I’ve nearly reached the end of The Dragonslayers, and I’m less than halfway to the fifty thousand word goal. But fret not! My cunning strategy is to use the first two weeks to create writing that exists between an outline and a rough draft. I’m using a technique called the “phase system.” If it works, I’ll wind up with three or four times my current text in the final word count and a more cohesive novel than your average NaNo.

When I read about the system (which I’ll have to plug when I find the link again) I was intrigued. It seemed like just the sort of thing that would work for me — it involves intense writing and brainstorming sessions to create the framework of the story, to an extent that you’ve nearly written the novel. You revise the characters, the setting, and the order of events during this step, and divide the novel up into bite-size “phases” of fifty words or so.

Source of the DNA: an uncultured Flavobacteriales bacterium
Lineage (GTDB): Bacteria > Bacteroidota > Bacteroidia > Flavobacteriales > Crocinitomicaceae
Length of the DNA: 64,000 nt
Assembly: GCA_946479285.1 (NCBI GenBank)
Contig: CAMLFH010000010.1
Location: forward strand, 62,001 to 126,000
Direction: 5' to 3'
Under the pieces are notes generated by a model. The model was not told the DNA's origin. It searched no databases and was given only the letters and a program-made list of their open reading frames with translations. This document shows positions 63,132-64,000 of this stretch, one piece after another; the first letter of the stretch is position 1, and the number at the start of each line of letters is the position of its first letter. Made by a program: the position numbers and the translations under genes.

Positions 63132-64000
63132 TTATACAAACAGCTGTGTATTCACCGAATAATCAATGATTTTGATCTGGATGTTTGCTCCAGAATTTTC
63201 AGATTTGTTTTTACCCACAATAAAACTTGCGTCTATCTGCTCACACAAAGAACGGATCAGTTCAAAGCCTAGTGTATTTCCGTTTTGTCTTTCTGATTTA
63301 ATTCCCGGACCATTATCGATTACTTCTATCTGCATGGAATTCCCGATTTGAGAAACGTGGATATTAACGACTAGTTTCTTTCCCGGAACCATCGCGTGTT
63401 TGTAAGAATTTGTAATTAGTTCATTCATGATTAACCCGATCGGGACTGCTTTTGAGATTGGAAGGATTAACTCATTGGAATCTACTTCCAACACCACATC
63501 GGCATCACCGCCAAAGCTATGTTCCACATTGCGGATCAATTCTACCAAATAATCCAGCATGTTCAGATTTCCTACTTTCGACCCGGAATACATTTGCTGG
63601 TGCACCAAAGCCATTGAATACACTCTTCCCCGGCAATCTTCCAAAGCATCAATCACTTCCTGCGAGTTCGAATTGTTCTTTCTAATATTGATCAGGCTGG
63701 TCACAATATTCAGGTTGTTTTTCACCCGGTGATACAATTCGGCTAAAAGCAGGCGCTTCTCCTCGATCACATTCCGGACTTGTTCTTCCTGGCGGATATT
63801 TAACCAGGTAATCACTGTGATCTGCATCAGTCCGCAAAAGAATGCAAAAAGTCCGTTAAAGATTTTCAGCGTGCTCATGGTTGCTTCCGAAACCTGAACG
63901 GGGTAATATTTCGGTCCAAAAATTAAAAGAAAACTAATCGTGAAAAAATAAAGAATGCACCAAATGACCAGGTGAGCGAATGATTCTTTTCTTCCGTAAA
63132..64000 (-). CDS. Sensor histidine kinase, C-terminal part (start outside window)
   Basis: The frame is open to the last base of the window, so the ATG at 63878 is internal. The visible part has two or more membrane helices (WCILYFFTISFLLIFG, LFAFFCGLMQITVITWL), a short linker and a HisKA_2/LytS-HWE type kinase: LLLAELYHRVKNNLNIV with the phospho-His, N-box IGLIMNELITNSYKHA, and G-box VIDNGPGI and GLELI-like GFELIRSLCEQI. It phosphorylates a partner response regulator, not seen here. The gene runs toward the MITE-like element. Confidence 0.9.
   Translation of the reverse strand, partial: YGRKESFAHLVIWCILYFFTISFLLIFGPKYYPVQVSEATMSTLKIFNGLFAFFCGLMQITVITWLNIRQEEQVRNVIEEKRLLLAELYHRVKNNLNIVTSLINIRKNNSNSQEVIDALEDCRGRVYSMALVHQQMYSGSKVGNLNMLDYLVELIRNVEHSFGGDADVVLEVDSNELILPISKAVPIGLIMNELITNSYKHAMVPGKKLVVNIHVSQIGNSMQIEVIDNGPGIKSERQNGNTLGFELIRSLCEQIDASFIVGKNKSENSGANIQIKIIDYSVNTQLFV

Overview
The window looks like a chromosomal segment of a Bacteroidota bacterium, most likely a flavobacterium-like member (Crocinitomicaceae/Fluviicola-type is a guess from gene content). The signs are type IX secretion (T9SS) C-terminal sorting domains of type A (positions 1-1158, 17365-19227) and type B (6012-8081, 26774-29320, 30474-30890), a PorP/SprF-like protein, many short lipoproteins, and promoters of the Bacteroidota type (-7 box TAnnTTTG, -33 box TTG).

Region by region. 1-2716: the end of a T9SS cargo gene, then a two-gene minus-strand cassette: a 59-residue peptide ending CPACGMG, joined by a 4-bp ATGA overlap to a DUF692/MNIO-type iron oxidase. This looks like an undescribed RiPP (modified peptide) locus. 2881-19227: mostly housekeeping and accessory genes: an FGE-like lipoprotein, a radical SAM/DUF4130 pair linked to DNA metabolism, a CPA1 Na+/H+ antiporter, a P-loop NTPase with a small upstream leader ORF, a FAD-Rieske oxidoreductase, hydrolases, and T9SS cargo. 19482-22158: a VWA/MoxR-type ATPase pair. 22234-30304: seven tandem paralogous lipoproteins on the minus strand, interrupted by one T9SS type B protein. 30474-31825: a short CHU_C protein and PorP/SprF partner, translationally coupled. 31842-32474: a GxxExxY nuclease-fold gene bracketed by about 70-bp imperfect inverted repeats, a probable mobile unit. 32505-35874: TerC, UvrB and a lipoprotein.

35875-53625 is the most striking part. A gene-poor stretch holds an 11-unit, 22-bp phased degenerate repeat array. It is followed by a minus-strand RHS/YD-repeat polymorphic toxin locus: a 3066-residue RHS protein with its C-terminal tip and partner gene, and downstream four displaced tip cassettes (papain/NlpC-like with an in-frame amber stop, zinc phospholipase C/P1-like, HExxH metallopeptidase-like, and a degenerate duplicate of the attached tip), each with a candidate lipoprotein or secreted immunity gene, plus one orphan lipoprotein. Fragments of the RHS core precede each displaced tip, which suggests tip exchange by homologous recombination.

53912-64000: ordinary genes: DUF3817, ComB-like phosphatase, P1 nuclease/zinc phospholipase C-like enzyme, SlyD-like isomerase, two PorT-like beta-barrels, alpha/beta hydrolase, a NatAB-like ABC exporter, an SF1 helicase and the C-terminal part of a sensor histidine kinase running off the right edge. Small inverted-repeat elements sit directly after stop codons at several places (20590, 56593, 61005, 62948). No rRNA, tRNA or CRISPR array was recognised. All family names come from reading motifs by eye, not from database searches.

Once you’ve got your novel broken up into these phases, you write the whole thing (moving at your own pace, of course) based on the phases you’ve written, which are snippets of dialogue, flavor text, character descriptions, and so on, taking the time to expand on the original writing. The author who used it said she was able to get three or four times as much text out of each fifty-word phase. It’s kind of writing the same novel twice, with the goal of making it longer the second time.